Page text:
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Mechanisms of chronic lung disease
P108 Healthcare Professionals Perceptions of Self Management in COPD – Important, Challenging and Misunderstood
  1. HML Young,
  2. S Harrison,
  3. LD Apps,
  4. VL Warrington,
  5. SJ Singh
  1. University Hospitals of Leicester NHS Trust, Leicester, UK

Abstract

Introduction There is increasing focus on the importance of self management (SM) within COPD. Literature from other chronic diseases highlights the challenges of implementing SM and the lack of specialist training available. Currently we have no knowledge of what Health Care Professionals (HCP) understand by the term ‘SM‘ and their perceptions of the challenges to successfully supporting SM strategies specifically with a COPD population. A greater awareness of HCP understanding and beliefs surrounding SM is likely to inform training, enhance professional development and improve delivery of SM to patients with COPD.

Aim To explore HCP understanding of SM and their perceptions of the challenges of supporting COPD patients with SM in order to identify education, training and resource needs.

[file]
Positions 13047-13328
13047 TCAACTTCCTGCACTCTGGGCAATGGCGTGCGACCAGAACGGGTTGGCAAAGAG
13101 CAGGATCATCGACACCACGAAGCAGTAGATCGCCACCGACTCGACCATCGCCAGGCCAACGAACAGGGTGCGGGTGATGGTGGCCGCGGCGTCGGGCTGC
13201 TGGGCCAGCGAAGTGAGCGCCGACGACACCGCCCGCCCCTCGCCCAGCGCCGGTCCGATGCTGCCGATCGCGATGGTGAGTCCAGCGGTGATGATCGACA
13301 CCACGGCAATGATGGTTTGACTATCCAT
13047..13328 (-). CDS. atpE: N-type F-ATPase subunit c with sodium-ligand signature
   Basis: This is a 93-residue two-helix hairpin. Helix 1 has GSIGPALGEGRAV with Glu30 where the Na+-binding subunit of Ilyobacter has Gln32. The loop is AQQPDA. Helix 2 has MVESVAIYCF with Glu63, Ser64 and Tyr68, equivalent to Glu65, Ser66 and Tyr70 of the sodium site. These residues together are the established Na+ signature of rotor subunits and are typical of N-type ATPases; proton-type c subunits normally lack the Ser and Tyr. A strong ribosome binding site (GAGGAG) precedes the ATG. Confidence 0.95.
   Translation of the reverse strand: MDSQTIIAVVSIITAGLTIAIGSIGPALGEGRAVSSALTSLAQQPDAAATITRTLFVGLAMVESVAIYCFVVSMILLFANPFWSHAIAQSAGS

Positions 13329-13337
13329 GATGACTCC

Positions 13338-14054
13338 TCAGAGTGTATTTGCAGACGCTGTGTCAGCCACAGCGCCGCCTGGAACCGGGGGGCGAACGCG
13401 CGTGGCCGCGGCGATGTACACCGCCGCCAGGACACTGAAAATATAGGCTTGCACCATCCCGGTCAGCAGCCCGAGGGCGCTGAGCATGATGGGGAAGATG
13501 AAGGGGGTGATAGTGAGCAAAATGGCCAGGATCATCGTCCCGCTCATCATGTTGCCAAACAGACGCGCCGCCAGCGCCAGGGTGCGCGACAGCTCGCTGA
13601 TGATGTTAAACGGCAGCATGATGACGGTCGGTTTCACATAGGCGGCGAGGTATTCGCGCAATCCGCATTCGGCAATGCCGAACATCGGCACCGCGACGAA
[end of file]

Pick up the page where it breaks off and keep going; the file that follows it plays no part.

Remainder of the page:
Method A purposive sample of 14 respiratory HCP participated in semi-structured interviews. Interviews were transcribed verbatim and thematic analysis was performed. Two experienced researchers (SH, LA) analysed a sub-group of interviews to enhance rigour.

Results Three main themes emerged from the data: 1. Understanding of SM – meaning, importance. 2. Supporting SM – advising and working in partnership. 3. Challenges to delivering SM - service, cultural and perceived patient barriers.

Conclusion HCP demonstrate a lack of understanding regarding SM which subsequently impacts upon its successful delivery. In spite of this, all HCP agreed that SM is an important aspect of care for COPD patients. HCP feel apt in the delivery of advice and many worked in partnership with their patients but most failed to consistently address additional SM needs. HCP could improve their delivery of individualised SM by abandoning preconceptions about their patients and enhancing skills to assist patients with core SM strategies including: problem solving, decision making and taking action. Addressing service challenges such as lack of time, prioritisation of achieving QOF indicators and increasing workload demands, as well as the cultural challenges created by professional hierarchies may allow HCP to deliver quality SM more consistently and effectively.

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